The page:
* While Tony Blair continues to huff and puff over his departure date from office, one of his biggest critics inside the Labour Party is planning her own farewell.
Former cabinet minister Clare Short is to stand down as MP for Birmingham, Ladywood, at the next general election after holding the seat for more than 23 years.
Short was only recently touted as a possible "wild-card" candidate for a party leadership contest, but she has has now privately admitted her colleagues the next general election will be her last.
"Clare feels her future lies elsewhere, but certainly intends to remain politically active," a party colleague tells me. "She's already talking about playing a prominent role in the campaign for electoral reform."
Short's parliamentary career has been among the most colourful in recent years. She memorably came to prominence as a young MP when she accused Tory rival Alan Clark of being drunk in the Chamber, as well as going on to campaign against Page 3 models in The Sun.
After being appointed Secretary of State for International Development following the 1997 election, she quit the cabinet in 2003 over the Iraq war, claiming the PM's dealings with the security council had "contradicted" assurances she had given the Commons.
While Short's office declined to comment on the news yesterday, I'm told: "Clare's had a great career as a politician and has decided it's time to think about the next phase of her life."
* I do hope Eric Idle hasn't scuppered Michael Palin's plans to reunite Monty Python before they've even begun.
Earlier this month, Palin announced that he was keen to reunite with his former colleagues to produce one last comedy album.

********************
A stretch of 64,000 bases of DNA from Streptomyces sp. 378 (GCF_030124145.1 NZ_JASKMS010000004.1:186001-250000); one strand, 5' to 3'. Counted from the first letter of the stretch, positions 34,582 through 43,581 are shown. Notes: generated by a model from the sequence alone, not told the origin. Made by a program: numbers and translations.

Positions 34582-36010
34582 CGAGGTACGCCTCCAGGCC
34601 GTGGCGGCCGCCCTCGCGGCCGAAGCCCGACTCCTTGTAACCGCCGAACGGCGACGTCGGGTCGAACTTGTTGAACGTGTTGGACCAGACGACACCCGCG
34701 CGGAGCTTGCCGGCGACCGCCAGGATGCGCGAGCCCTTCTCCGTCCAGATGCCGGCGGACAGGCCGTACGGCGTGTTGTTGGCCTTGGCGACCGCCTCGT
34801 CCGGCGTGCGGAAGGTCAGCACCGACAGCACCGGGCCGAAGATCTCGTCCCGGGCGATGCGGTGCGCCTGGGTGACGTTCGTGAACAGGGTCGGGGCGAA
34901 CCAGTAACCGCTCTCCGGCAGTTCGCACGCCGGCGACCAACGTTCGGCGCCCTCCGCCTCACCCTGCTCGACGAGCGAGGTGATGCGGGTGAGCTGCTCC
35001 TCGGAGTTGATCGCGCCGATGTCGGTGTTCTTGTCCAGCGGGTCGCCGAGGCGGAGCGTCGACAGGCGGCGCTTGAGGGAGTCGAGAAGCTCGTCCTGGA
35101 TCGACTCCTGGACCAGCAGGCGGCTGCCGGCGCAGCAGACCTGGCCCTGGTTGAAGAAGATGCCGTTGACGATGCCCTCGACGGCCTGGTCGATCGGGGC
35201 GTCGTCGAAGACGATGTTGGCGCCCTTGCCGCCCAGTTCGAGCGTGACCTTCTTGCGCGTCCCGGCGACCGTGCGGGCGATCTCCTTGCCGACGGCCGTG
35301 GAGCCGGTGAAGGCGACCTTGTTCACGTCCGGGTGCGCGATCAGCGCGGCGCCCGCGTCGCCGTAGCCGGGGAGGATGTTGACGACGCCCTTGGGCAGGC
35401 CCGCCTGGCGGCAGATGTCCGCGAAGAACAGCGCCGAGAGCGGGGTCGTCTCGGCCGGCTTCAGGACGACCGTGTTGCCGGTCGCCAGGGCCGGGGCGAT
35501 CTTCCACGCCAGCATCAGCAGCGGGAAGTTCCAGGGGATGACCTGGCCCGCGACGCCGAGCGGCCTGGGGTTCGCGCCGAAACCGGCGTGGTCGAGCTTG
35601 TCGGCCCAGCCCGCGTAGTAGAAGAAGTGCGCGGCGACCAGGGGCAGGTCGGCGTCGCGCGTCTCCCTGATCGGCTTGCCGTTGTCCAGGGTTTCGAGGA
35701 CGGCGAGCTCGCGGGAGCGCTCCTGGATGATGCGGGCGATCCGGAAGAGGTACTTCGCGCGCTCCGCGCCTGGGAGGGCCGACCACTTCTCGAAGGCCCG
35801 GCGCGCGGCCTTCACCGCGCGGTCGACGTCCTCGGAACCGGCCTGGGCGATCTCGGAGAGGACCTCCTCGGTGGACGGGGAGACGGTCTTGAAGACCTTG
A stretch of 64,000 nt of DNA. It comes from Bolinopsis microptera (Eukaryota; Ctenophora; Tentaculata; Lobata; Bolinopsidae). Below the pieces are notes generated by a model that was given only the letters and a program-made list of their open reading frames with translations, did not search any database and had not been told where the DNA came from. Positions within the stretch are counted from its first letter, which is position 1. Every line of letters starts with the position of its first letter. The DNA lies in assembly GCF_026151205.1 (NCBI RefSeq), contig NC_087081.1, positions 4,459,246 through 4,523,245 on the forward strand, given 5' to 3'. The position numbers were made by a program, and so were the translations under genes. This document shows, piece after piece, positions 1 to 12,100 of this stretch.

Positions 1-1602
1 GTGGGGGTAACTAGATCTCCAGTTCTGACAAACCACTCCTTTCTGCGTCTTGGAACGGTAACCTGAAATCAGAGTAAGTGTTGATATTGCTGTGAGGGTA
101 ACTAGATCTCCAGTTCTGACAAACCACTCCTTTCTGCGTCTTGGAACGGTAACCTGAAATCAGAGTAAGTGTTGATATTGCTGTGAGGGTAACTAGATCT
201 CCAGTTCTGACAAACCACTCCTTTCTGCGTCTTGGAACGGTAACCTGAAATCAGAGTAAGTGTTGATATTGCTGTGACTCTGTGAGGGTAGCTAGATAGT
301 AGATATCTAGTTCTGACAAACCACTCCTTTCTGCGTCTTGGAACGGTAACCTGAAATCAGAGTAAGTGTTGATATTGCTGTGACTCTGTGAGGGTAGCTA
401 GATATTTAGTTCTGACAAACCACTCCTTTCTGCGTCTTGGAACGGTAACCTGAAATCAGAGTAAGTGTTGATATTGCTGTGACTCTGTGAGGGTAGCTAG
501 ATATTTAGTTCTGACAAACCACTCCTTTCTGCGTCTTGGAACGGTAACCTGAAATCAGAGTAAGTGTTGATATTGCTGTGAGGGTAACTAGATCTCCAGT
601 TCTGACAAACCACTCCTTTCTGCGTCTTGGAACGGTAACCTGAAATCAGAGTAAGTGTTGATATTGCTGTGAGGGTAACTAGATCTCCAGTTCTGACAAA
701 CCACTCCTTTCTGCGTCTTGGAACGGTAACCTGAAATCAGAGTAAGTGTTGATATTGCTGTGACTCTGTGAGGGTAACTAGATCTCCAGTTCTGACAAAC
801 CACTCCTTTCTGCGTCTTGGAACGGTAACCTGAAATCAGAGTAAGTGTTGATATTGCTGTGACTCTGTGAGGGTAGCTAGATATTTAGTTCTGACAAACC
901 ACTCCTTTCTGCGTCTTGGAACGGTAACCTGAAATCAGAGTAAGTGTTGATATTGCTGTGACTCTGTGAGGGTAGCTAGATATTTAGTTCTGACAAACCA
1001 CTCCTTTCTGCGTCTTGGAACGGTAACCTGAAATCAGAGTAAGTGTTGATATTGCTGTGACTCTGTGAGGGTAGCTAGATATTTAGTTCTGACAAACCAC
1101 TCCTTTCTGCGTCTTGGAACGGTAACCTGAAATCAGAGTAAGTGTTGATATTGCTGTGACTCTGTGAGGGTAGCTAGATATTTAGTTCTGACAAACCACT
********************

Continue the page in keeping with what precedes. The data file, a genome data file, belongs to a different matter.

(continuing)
"I'd be interested," he told one newspaper. "You exaggerate the ease of getting everyone into a studio, but I'd like that."
But although Palin claims his idea has been greeted with enthusiasm by Terry Gilliam and Terry Jones, Idle is so far yet to reply.
The reason, apparently, may have something to do with Idle's plans to reunite several years ago.
"Michael was the one who put the kibosh on Eric's plans back then," I'm told.
"Eric was pretty miffed at the time, it'll be surprising if he's willing to co-operate now that the boot's on the other foot."
* David Hasselhoff is proving there is no corner too remote to travel in order to touch the lives of his bulging fanbase.
Hasselhoff will be journeying to Croydon tomorrow to visit the North End branch of Woolworths. He'll be there most of the afternoon signing copies of his forthcoming autobiography, Making Waves.
Croydon, of course, is no stranger to glamour - it is the birthplace of supermodel Kate Moss - but it's certainly a far cry from Hasselfhoff's sun-soaked beaches of California.
"I suppose it is, but he's looking forward to it," says a spokesman for the book's publisher Hodder and Stoughton. "Besides, this is a trade outlet we often use when we're promoting one of our new titles."
* Members of the Foreign Affairs Select Committee will interrupt their summer holidays today to grill Kim Howells on Britain's Middle East policy. They are already dissatisfied with the Foreign Office minister before proceedings begin.
Having agreed to return to Westminster for the meeting, a number are decidedly unhappy that Howells will be available for only an hour's-worth of interrogation.
"We'd normally expect to get an hour-and-half or two hours," complains committee member and Lib Dem MP, Richard Younger-Ross. "We have not yet been given a reason for why this is different. Dragging MPs from all quarters of the country for just one hour just seems a bit discourteous."
* Here's one for any aspiring hobbits out there.
Next Monday, a nationwide hunt begins to find 20 suitably dumpy creatures to appear as extras in next year's West End production of The Lord of the Rings.
Applicants will face an X-Factor-style audition for the roles of Pippin, played by Billy Boyd in the big screen trilogy, and friends, where they will be required to sing two songs and display "hobbit-like tendencies".
According to a press release for the auditions:
"The producers are looking for male and female actors and singers, aged between 16-35, who must be under 5ft 7 in bare feet.
"Hairy toes and big feet are an advantage." Splendid!Reuse content